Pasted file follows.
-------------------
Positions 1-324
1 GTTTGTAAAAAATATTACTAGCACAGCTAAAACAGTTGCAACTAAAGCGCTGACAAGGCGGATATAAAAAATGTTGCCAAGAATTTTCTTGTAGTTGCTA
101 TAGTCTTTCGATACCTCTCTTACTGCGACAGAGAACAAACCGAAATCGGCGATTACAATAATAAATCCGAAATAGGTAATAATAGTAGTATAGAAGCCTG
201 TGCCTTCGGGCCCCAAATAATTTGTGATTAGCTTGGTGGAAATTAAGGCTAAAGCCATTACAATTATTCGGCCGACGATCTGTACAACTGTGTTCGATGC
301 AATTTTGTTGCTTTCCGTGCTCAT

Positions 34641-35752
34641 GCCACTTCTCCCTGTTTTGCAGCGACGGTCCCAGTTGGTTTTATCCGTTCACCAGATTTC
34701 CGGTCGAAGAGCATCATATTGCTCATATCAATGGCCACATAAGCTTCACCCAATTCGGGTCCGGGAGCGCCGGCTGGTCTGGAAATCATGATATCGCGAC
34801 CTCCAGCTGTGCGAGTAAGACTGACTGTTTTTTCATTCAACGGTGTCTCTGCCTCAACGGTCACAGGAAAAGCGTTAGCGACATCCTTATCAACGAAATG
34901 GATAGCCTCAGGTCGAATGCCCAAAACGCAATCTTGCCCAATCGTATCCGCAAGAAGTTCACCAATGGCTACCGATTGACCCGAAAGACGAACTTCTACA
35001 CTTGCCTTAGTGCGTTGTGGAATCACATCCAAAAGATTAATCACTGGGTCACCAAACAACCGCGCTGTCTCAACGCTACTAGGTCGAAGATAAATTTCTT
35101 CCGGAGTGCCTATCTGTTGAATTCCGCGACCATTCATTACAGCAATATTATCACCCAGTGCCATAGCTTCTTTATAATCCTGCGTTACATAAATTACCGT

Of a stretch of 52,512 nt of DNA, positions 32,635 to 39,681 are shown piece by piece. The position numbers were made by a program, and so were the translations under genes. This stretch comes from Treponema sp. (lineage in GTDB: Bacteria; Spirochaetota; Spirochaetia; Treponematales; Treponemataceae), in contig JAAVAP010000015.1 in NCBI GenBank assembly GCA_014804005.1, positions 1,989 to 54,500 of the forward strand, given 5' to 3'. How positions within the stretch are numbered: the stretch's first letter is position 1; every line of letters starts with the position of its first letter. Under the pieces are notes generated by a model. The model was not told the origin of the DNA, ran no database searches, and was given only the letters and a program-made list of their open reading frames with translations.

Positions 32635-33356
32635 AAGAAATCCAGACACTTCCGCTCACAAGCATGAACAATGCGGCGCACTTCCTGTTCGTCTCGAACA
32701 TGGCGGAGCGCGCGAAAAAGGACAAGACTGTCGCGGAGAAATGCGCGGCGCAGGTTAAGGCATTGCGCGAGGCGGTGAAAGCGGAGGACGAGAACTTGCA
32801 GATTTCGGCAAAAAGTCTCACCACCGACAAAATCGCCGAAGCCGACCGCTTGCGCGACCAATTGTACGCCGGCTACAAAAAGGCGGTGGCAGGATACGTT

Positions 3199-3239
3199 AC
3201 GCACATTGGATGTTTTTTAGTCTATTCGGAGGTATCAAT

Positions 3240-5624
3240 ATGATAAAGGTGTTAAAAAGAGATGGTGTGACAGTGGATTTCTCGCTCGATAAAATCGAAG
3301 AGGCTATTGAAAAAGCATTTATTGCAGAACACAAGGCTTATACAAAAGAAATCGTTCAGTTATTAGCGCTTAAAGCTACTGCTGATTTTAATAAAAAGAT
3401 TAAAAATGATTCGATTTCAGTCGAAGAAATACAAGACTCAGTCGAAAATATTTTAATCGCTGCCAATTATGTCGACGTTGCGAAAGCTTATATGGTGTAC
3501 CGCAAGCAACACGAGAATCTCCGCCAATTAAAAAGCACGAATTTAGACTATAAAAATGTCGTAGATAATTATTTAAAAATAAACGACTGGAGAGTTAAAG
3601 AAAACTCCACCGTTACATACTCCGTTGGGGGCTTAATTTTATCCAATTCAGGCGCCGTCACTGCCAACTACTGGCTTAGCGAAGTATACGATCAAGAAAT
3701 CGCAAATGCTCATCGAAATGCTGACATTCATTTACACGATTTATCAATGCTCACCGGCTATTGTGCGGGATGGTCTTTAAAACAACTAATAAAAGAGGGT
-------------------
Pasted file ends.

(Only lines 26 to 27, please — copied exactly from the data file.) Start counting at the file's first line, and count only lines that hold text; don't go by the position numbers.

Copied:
3601 AAAACTCCACCGTTACATACTCCGTTGGGGGCTTAATTTTATCCAATTCAGGCGCCGTCACTGCCAACTACTGGCTTAGCGAAGTATACGATCAAGAAAT
3701 CGCAAATGCTCATCGAAATGCTGACATTCATTTACACGATTTATCAATGCTCACCGGCTATTGTGCGGGATGGTCTTTAAAACAACTAATAAAAGAGGGT